I’m proud of my four-year-old son’s library. He has about 200 books on his shelf plus a rotating allotment of 15-30 library books at a time. These range from board to picture books. So I was livid when every volume was piled into a stew of toys and art supplies. The topping was his full-sized bedding layered on the heap, mattress protector included.
After an already 30 minute negotiation to put pajamas on so the bedtime reading could commence, I saw the pile and could have lashed into obscenities and even a swat or two. Except I’m working to better myself and model character only God could bring to the table. I expressed my disappointment and exited the room.
Five days ago we brought our newborn daughter home. I’ve heard the transition out of being the only child can be difficult, but I survived, quite alright and even prideful if I do say so myself. The first night we went home my son did this same empty-the-book-shelves stunt. Last time, grandma and I jumped in quickly to rescue the situation and shelve the abandoned material. This time, I didn’t have it in me. And I wanted to take this opportunity to teach.
First, I enlisted the help of a Power greater than myself and knocked on his closed door to offer a water bottle. As I entered he humorously launched a woven basket onto the pile. I last my hand out and caught the folded baskets and told him, “I don’t want you throwing these around.” I added that his action showed me that he can’t keep such toys and books in his room.
I exited again.
I had to regain myself before I really did loose it. This was too much for a tired dad whose exhausted wife was was dozing in bed with the infant. I sat on the couch and surrendered. I closed my eyes and asked for help. Then my son came down and asked me for help. I firmly said no. “You took the books off the shelf, and now you can put them back.” He was crushed when I followed it up with the fact that we weren’t going to be reading books tonight. Bedtime stories are our bond, our nightly relaxation and time of discussion. I was crushed, too. But the lesson needed to be learned. There are consequences to every action.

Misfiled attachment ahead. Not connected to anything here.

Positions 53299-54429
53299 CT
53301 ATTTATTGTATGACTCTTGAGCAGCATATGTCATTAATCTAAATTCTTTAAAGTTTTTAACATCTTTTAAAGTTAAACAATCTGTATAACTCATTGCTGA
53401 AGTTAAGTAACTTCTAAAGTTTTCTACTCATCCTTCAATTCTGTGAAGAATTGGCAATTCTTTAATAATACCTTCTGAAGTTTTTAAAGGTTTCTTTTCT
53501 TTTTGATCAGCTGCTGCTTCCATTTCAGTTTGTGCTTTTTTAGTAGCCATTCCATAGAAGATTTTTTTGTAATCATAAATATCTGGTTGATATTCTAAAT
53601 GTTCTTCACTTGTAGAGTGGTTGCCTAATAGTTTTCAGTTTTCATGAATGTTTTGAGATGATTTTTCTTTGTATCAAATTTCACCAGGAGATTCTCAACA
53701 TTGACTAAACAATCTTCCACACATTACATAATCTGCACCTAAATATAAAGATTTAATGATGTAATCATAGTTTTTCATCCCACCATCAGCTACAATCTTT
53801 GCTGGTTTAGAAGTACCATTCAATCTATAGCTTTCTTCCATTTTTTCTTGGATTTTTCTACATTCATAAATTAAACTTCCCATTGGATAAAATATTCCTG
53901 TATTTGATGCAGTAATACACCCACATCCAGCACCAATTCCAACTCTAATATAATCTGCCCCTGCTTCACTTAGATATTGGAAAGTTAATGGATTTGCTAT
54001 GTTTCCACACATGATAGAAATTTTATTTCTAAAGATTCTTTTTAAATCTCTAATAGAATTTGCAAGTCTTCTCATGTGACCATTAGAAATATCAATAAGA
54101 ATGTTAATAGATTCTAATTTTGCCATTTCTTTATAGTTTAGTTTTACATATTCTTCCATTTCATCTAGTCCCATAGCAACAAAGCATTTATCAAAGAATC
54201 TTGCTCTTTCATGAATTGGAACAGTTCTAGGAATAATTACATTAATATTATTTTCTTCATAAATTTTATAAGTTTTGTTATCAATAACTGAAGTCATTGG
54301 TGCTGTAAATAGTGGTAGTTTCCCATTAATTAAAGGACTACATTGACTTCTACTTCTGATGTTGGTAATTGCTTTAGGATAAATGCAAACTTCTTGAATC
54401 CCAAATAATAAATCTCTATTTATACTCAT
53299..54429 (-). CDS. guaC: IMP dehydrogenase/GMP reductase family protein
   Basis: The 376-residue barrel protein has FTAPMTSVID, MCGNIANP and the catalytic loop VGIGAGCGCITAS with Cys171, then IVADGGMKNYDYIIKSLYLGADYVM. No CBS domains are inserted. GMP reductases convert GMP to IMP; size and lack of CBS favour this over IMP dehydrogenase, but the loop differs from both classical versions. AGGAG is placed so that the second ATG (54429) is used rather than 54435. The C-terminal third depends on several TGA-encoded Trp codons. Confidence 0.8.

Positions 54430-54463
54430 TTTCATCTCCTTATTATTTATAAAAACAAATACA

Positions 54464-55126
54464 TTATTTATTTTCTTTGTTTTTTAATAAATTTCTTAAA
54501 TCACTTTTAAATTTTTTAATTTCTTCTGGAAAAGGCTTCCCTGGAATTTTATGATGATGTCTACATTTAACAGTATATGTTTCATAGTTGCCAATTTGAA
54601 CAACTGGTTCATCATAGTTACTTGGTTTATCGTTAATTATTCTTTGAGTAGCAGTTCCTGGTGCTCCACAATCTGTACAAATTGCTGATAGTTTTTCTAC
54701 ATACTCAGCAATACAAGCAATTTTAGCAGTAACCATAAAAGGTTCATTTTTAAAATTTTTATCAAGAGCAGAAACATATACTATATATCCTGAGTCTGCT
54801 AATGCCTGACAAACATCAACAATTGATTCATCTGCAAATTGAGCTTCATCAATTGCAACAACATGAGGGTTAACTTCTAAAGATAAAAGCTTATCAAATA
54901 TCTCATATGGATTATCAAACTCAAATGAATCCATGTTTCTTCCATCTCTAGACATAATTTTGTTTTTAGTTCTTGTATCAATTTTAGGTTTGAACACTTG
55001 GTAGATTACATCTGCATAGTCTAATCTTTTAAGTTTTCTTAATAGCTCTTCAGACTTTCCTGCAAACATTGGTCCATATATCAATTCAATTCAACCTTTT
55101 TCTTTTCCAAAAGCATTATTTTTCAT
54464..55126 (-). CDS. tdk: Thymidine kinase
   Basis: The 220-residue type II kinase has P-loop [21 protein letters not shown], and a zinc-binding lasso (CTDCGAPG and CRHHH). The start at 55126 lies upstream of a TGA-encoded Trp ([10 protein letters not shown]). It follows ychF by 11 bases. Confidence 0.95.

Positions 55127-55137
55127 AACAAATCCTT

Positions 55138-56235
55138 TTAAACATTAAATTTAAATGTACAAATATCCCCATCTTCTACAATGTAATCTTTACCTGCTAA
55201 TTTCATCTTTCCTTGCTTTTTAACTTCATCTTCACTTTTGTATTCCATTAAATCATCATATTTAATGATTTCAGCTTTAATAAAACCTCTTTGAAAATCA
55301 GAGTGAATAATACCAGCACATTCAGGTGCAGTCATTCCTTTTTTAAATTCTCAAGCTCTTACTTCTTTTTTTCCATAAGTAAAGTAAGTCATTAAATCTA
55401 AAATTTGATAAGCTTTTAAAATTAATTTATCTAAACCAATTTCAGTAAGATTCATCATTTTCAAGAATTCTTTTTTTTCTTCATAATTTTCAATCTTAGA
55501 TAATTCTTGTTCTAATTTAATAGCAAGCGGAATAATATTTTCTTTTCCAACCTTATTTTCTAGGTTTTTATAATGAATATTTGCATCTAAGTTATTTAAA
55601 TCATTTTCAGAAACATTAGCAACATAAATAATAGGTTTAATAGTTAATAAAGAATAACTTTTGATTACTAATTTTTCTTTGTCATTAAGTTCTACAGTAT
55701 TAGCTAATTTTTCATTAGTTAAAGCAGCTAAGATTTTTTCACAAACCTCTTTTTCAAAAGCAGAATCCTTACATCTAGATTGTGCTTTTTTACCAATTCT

I told him I’d help with the sheets but that he was on his own with the books and toys. The task was overwhelming even for an adult. I slowly gathered the sheets and made his bed, and then asked him to find me once the books were back on the shelf. To my surprise, he started applying himself to the task, one book at a time. Sure, after about 15 minutes of working, he became distracted and started finding “new” toys to play with. So I entered, redirected and kept trudging the road of fatherly coaching, rather than fatherly scolding, giving him a hand to move things along.
Eventually, the books were in organized enough–sure there were sections of the bookshelf stacked vertically–to commence the bedtime routine. He asked if we could pick out books, and I told him a firm but disappointing sounding, “no.” Anger erupted in him again with kicks thrown in. I held firm and asked him if he remembered why there would be no books, and that I was sad about not being able to read to him, too.
We commenced with prayer, and “cuddling” which involves me laying in bed next to him. There are consequences to every action. Although he may have succeeded in stretching the bedtime routine beyond two hours, I feel that he will think twice about piling the books and blankets into a stew to stall again next time. Or at least will understand that a consequence comes with every action.